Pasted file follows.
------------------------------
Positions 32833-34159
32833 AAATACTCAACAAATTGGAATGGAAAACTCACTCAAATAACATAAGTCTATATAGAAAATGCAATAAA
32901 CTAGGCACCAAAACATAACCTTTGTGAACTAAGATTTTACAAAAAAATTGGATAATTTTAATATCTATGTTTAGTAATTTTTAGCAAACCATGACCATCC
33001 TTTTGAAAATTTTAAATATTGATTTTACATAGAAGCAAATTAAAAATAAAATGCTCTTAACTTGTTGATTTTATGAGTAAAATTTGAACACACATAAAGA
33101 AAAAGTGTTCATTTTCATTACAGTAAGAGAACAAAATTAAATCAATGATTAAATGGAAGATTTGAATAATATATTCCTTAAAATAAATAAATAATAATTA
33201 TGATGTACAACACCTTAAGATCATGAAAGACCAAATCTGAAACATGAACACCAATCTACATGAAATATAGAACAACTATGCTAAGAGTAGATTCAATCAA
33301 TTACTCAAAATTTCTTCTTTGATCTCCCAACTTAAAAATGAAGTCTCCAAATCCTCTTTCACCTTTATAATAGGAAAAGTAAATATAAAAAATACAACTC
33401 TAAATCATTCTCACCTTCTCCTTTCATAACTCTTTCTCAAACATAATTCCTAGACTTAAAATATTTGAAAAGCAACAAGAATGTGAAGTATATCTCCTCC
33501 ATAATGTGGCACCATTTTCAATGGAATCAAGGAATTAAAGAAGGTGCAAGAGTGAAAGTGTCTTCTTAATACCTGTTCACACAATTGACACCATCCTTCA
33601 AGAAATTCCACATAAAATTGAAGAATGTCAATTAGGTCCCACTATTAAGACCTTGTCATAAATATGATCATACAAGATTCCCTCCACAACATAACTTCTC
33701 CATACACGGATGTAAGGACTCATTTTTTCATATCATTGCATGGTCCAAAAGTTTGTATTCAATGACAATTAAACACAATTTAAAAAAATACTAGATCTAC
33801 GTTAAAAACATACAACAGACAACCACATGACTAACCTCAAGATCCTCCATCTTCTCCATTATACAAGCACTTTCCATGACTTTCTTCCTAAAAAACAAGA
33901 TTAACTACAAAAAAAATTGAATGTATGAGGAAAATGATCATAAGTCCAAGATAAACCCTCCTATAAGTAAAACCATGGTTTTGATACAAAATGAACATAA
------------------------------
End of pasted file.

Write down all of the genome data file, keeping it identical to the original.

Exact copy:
Positions 32833-34159
32833 AAATACTCAACAAATTGGAATGGAAAACTCACTCAAATAACATAAGTCTATATAGAAAATGCAATAAA
32901 CTAGGCACCAAAACATAACCTTTGTGAACTAAGATTTTACAAAAAAATTGGATAATTTTAATATCTATGTTTAGTAATTTTTAGCAAACCATGACCATCC
33001 TTTTGAAAATTTTAAATATTGATTTTACATAGAAGCAAATTAAAAATAAAATGCTCTTAACTTGTTGATTTTATGAGTAAAATTTGAACACACATAAAGA
33101 AAAAGTGTTCATTTTCATTACAGTAAGAGAACAAAATTAAATCAATGATTAAATGGAAGATTTGAATAATATATTCCTTAAAATAAATAAATAATAATTA
33201 TGATGTACAACACCTTAAGATCATGAAAGACCAAATCTGAAACATGAACACCAATCTACATGAAATATAGAACAACTATGCTAAGAGTAGATTCAATCAA
33301 TTACTCAAAATTTCTTCTTTGATCTCCCAACTTAAAAATGAAGTCTCCAAATCCTCTTTCACCTTTATAATAGGAAAAGTAAATATAAAAAATACAACTC
33401 TAAATCATTCTCACCTTCTCCTTTCATAACTCTTTCTCAAACATAATTCCTAGACTTAAAATATTTGAAAAGCAACAAGAATGTGAAGTATATCTCCTCC
33501 ATAATGTGGCACCATTTTCAATGGAATCAAGGAATTAAAGAAGGTGCAAGAGTGAAAGTGTCTTCTTAATACCTGTTCACACAATTGACACCATCCTTCA
33601 AGAAATTCCACATAAAATTGAAGAATGTCAATTAGGTCCCACTATTAAGACCTTGTCATAAATATGATCATACAAGATTCCCTCCACAACATAACTTCTC
33701 CATACACGGATGTAAGGACTCATTTTTTCATATCATTGCATGGTCCAAAAGTTTGTATTCAATGACAATTAAACACAATTTAAAAAAATACTAGATCTAC
33801 GTTAAAAACATACAACAGACAACCACATGACTAACCTCAAGATCCTCCATCTTCTCCATTATACAAGCACTTTCCATGACTTTCTTCCTAAAAAACAAGA
33901 TTAACTACAAAAAAAATTGAATGTATGAGGAAAATGATCATAAGTCCAAGATAAACCCTCCTATAAGTAAAACCATGGTTTTGATACAAAATGAACATAA